Utah considers itself an entrepreneurial state. Perhaps so. There seems to be no end of 20-somethings who have fallen in love with the two guys in a garage idea. But before Salt Lake turns into Boulder or Boston or the Bay, we’ll need more entrepreneurs who don’t quit after their first exit, and clean up the investment opportunities.
Entrepreneurs need to understand the psychology of funding sources.
For entrepreneurs this means more than a little self education. Startup entrepreneurs who have been around a while know how this works.
By this he means that in order to gain the trust that’s necessary for an investor to give you money, time is one of the critical components. Unfortunately it’s mostly overlooked by novices who are trying to get the money and everything else done right now. But time’s necessary to understand, not only who you can take money from, but who you don’t want to.
(Not all money is the same. I actually heard an ‘Angel’ in a group discussion of a company comment about his plan to take advantage of an entrepreneur who he considered unsophisticated. And he’s not alone, there never seems to be a shortage of ‘mentors’ who think that they spew wisdom with every breath and want to be paid. These guys should be avoided like Typhoid Mary. I’ve seen this play out a number of times and it never works out for the entrepreneur. But the mentor’s happy to take credit for everything the company does form now on.)
More importantly, entrepreneurs need to understand a investors position. As an entrepreneur you’re looking to accumulate wealth. If you’re an investor, the first thing you’re thinking of is protecting the wealth you’ve already got. (Insert a fool and his money are soon parted here.) In addition to keeping wealth you’re looking at a limited amount of funds (all funds are limited) to invest and an unlimited opportunity to put that money to work.
So every entrepreneur is in the position of not only competing with all the investments open to an investor that are ‘safe’ (stocks, savings accounts) but with every other entrepreneurs deal. The investor is not looking at your deal and determining if it is a good idea to put money in there. An investors’ looking at your deal to determine if there’s any possible better place to put that money. Here’s the disconnect that happens with so many novice entrepreneurs who are thinking that they have a good deal so it’s worthy of investment. Entrepreneurs see this as investors being dismissive, aloof, and slow. But what’s really going on is that the investor is weighing his options and waiting in the hope that the next Google or Sendsides going to come along. Why? Because once that money’s in the company there’s no ability to get it out.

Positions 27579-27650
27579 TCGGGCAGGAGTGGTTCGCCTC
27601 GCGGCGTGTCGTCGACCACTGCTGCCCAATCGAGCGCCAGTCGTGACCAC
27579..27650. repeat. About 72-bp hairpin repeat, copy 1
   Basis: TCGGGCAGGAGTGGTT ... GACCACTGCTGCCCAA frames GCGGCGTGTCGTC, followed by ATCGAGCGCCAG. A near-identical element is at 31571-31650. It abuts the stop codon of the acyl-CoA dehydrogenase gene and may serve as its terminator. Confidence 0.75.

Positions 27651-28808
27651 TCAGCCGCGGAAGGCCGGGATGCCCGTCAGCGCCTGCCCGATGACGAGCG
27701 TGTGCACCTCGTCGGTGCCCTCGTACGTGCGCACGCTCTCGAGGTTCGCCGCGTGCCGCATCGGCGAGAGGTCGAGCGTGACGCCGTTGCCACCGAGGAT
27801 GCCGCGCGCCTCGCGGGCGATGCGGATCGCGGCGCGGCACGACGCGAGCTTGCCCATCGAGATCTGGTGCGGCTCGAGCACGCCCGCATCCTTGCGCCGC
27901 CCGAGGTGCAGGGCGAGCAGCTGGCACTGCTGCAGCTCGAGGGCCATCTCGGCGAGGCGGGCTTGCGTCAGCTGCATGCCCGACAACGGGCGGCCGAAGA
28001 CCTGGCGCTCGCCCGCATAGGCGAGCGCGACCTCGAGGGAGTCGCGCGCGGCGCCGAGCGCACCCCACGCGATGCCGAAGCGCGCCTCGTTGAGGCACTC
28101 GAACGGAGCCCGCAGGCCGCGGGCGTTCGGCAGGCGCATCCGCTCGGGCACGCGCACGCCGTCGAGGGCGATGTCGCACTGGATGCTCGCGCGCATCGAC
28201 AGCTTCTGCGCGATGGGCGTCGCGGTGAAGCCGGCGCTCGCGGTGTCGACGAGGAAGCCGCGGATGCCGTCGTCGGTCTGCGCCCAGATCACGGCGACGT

Another common problem with entrepreneurs who are looking for money is the naiveté they have when they’re obviously thinking that getting the funding is the big exit, the cash-out, the pay off. It’s not.
Getting funded is remarkably like getting a cash advance from a loan shark.
Entrepreneurs who think they’re going to take funding and give themselves back pay for sweat equity are not operating in any reality that I’m aware of.
I’ll insert a note here that Utah’s capital markets leave much to be desired. There are few resources open to entrepreneurs with the existing funding sources although this is changing. The angel groups and other investors are partly to blame for some of this with onerous preferences built into deals that actually work to the determent of both the entrepreneur, company, and investor. There will never be a way to raise additional outside rounds with some of the screwed up cap tables I’ve seen.
Utah ’s entrepreneurs need to get much smarter about trying to raise money. As an entrepreneur you should be trying to get close to other entrepreneurs who are ‘in the know’ rather than potential investors. Entrepreneurs know who to look to, who’s an ass, what that persons reputation is and where to go. Angels won’t tell you this because they all know each other. It’s the entrepreneurs that you need to look to for the straight talk.
Remember this; High net worth does not mean they’re actually worth much.